Biology of robustness

      We strive to understand the mysteries of two opposing biological phenomena: aging, which is a progressive structural and functional decline of living beings on all levels of organization, and robustness, a natural capacity to resist damage and counteract aging and diseases. 
      Similar age of onset for diverse age-related diseases (ARD) in most humans and the existence of rare “outliers” – centenarians that remain disease-free throughout their lifetime - suggest a common cause, and even mechanism, for all ARD. On the molecular level, oxidative damage to proteins and in particular protein carbonylation lies at the core of aging and ARD. Importantly, protein variants differ in their intrinsic susceptibility to carbonylation, and we are particularly interested in the two extreme ends of the spectra: carbonylation-resistant proteins, and proteins with higher-than-average vulnerability to oxidative damage, such as various disease-associated mutants. The key question is then how such damaged proteins hamper cellular function and kill the cells in degenerative diseases. Furthermore, we are developing novel, nanotechnology-based approaches to detect carbonyls on recombinant proteins and in the cellular environment.
      In the second line of our research, we use bioinformatics and experimental approaches to tackle natural strategies for attenuating age-related deterioration on the level of cell populations and tissues. Age-dependent accumulation of damage in individual cells is a stochastic process and as such leads to a progressive increase in heterogeneity of cells within tissues. Nevertheless, in spite of the increasing number of damaged cells, the tissues remain healthy and functional for decades. This tissue robustness can be explained by cellular parabiosis – healing of highly damaged cells by means of molecular exchange with their healthy neighbors. In addition to its role in sustaining viability of damaged cells, cellular parabiosis could potentially suppress development of cancers, keeping the pioneer malignant cells silent for extended periods of time. 
      The main goal of all our projects is to set basis for development of strategies to attenuate aging and to delay the onset of age-related diseases. 
      The group has been established in 2007 by Prof. Miroslav Radman and is now led by Katarina Trajkovic (as of 2019).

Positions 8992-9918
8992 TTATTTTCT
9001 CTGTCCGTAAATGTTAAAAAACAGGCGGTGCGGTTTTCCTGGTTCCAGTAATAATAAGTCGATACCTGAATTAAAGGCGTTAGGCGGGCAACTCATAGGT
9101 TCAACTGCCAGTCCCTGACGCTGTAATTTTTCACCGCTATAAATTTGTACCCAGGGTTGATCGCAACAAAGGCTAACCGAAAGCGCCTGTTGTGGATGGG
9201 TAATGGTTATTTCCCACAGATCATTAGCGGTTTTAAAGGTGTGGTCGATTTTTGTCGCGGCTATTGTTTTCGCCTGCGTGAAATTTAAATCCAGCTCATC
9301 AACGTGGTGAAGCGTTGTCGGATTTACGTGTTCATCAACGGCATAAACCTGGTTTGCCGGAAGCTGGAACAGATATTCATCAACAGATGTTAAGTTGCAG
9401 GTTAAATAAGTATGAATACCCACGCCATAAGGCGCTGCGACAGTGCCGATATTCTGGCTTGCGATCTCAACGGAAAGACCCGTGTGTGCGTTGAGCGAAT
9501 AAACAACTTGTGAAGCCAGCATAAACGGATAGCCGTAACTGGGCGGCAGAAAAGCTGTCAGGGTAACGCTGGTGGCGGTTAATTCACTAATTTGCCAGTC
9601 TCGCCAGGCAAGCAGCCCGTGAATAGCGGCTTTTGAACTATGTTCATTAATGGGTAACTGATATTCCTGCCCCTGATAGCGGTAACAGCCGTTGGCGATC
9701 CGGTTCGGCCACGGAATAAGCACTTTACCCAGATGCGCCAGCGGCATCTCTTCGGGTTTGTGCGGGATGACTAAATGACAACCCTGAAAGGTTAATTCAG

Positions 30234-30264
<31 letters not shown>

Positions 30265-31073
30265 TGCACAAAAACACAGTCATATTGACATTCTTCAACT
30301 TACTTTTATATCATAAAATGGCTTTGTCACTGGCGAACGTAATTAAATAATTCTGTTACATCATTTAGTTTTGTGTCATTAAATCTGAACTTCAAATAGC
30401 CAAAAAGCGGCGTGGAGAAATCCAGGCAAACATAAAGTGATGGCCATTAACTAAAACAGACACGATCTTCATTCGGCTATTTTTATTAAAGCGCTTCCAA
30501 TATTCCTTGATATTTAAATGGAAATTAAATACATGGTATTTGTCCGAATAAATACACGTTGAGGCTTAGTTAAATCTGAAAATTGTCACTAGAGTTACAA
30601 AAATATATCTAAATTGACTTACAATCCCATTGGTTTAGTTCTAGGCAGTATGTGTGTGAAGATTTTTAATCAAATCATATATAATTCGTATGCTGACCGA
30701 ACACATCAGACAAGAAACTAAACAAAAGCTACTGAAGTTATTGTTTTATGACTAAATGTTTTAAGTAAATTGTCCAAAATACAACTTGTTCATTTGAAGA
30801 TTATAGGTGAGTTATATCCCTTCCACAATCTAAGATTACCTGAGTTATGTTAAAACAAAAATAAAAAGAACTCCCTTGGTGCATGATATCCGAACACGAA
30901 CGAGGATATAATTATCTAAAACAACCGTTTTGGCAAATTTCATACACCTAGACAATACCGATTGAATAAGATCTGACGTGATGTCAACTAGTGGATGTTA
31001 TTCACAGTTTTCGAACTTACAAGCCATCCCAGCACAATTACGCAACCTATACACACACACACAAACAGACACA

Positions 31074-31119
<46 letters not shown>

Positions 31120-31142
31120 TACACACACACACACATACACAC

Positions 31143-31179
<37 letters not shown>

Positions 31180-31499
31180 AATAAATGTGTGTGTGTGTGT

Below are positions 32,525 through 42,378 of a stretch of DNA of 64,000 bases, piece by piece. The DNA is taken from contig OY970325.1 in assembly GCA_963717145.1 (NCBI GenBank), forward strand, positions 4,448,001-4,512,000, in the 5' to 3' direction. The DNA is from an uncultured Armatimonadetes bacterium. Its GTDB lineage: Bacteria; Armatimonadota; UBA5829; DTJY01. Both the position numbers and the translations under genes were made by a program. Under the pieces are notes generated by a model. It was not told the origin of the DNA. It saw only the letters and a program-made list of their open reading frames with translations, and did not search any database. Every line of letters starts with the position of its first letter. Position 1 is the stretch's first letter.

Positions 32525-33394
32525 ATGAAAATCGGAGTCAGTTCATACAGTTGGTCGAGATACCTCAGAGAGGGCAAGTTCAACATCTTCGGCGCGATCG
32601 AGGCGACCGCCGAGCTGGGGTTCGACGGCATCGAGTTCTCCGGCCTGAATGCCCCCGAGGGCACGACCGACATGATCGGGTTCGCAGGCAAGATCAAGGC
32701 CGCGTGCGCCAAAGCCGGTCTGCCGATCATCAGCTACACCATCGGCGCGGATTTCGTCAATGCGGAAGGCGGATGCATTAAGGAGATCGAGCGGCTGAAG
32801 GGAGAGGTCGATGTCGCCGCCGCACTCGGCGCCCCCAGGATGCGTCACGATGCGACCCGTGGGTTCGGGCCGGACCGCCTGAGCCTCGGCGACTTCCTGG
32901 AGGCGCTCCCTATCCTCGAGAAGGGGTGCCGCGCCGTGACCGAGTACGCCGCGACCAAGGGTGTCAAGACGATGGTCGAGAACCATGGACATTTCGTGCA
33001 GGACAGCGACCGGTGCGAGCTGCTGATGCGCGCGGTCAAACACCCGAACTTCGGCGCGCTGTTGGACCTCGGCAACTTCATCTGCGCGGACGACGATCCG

1. “Cellular parabiosis: the role of cell-to-cell communication in phenotypic suppression” Croatian Science Foundation (CSF/HrZZ) research project (IP-2019-04-3504; funding period: 2020-2023);
        2. Young Researchers’ Career Development Project; Croatian Science Foundation (CSF/HrZZ) (DOK-2020-01-1998; funding period: 2020-2023);
        3. “Deciphering the mechanism of cellular aging: interaction of oxidatively damaged proteins with the cellular membranes”; Marie Skłodowska-Curie Actions/Individual Fellowship (898685 — CarboPore — H2020-MSCA-IF-2019; funding period: 2020-2022);
        4. “A common mechanism of bacterial and human cell death: identification and characterization of cytotoxic protein oligomers leading to permeabilization of the cellular membranes”; CELLS - ALBA Synchrotron and CALIPSOplus (201902353; experiment performed in November 2019).
        5. “Lysosomal proteome damage in aging and disease”. Bilateral project in collaboration with Dr. Anita Krisko from the University Medical Center Goettingen, Germany. 

        Collaborations within funded projects/actions​
        1. “Application of new nanostructured materials in medical diagnostics”; STIM REI (Center of Excellence for Science and Technology, Integration of Mediterranean Region, Research, Innovation, Education) (KK. 0003.; funding period: 2017-2022);
        2. COST Action “ADHEsion GPCR Network: Research and Implementation Set the path for future Exploration” (CA18240; funding period: 2019-2023).
        3. COST action "A sound proteome for a sound body: targeting proteolysis for proteome remodeling" (CA20113; funding period 2021-2025)font>

          Rodolphe Antoine (C.N.R.S. Institut Lumière Matière, Lyon, France)

          Vlasta Bonačić-Koutecký (Center of Excellence for Science and Technology - Integration of Mediterranean Region (STIM) at the University of Split)

          Tanja Dučić (ALBA Synchrotron, Cerdanyola del Valles, Spain)

          Silva Katušić Hećimović (Institute Ruđer Bošković, Zagreb, Croatia)

          Anita Kriško (University Medical Center Goettingen, Germany)

          Milena Ninković (University Medical Center Goettingen, Germany)

          Tatjana Paunesku (Northwestern University, Chicago, USA)

          Eva Žerovnik (Jožef Stefan Institute, Ljubljana, Slovenia)


            We welcome enthusiastic researchers interested in aging and robustness of life to join our team. 


            MedILS, Mestrovicevo setaliste 45
            21000 Split, Croatia